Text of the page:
Last week saw the release of Storehouse for iPad, a visual storytelling app created by former Apple and Adobe staffers, including members of the iPhoto and Aperture teams.

The app reinforces the notion of tablets as more than just consumption devices, but as flourishing creative tools. Storehouse draws on an iPad’s internal photo library as well as offering integration with Dropbox, Flickr and Instagram, enabling a creator to craft linear narratives that lie somewhere between the high-impact photography of The Big Picture and the more recent Medium.

Interestingly, Storehouse is perhaps the first modern storytelling app that enables video footage to be incorporated as readily as still images – witness the video backgrounds in the example story Snow Drawings Transform Frozen LakesI always wondered how services like Cowbird could elegantly integrate video and Storehouse’s treatment is a great design pattern to emulate; curiously, sound clips as independent items are overlooked altogether.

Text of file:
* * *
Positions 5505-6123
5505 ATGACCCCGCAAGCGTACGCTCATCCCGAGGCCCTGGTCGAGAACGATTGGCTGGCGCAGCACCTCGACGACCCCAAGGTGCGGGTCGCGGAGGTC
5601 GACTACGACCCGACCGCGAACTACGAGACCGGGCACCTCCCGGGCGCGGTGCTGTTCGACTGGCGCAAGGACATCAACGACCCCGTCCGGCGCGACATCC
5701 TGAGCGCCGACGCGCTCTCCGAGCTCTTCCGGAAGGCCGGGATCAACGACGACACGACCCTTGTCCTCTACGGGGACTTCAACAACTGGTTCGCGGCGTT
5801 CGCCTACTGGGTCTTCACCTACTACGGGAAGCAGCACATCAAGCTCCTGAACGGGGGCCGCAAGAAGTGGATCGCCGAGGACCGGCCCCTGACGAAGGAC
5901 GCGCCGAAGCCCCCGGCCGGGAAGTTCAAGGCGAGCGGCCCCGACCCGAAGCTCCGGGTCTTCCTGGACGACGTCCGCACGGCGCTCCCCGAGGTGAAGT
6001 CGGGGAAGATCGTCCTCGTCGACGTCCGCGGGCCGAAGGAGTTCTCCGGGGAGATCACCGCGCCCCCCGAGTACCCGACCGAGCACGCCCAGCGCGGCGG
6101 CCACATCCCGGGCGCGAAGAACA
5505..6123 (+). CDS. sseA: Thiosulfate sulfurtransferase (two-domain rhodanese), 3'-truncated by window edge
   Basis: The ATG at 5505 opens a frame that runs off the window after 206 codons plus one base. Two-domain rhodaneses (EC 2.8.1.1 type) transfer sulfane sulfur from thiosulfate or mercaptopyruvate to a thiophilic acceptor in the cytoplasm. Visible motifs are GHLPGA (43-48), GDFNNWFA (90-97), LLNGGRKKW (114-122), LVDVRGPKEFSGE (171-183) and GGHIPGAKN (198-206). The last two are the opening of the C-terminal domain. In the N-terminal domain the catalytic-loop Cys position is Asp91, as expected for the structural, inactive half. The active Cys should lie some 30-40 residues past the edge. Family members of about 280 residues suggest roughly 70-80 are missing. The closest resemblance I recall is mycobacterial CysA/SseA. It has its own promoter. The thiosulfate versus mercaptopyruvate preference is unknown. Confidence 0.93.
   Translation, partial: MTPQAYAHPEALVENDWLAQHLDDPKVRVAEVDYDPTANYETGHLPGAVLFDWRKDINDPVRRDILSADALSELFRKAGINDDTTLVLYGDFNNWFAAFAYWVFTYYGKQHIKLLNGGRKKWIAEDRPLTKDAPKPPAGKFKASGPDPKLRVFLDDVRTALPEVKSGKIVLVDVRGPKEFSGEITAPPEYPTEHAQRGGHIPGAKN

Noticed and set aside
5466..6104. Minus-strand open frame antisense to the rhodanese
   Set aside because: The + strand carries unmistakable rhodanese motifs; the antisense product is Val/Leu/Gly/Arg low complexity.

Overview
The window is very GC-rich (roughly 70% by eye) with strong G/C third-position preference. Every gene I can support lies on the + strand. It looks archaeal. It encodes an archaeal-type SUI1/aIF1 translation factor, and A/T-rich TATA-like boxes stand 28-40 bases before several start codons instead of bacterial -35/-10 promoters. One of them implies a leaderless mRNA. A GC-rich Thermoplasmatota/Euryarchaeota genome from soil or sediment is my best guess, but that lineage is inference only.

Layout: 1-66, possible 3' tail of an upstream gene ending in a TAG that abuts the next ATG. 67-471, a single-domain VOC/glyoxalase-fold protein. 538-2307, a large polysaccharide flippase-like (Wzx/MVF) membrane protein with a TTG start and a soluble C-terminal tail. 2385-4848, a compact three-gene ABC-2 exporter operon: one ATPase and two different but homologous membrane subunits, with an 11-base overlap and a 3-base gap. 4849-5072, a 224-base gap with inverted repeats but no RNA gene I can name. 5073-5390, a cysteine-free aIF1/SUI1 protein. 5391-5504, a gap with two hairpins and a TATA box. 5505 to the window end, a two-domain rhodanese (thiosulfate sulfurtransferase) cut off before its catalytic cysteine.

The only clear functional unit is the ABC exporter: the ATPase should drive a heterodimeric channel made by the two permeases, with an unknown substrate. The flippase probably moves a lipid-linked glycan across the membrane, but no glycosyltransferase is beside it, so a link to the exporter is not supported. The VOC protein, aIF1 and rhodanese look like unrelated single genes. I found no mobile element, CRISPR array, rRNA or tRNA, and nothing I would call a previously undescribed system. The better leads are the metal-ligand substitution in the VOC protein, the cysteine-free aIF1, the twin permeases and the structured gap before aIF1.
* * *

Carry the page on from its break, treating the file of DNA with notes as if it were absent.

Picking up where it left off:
More interestingly, Storehouse restores some of the skeumorphic design philosophies which Apple backed away from in iOS7. This doesn’t mark a return to much-mocked green felt backdrops, but brings physicality, inertia and weight to story elements such as pages and pictures, as well as gestures designed for exploring other creator’s works. Everything feels very much designed for a gestural, touch-based interface.

Storehouse hints at some possible directions for Pararchive, notably how to blend exploration and creation in one experience, but also how to integrate personal archives intuitively with creation tools.

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Update: Simon’s tried his hand at crafting a story from his Instagrams, take a look at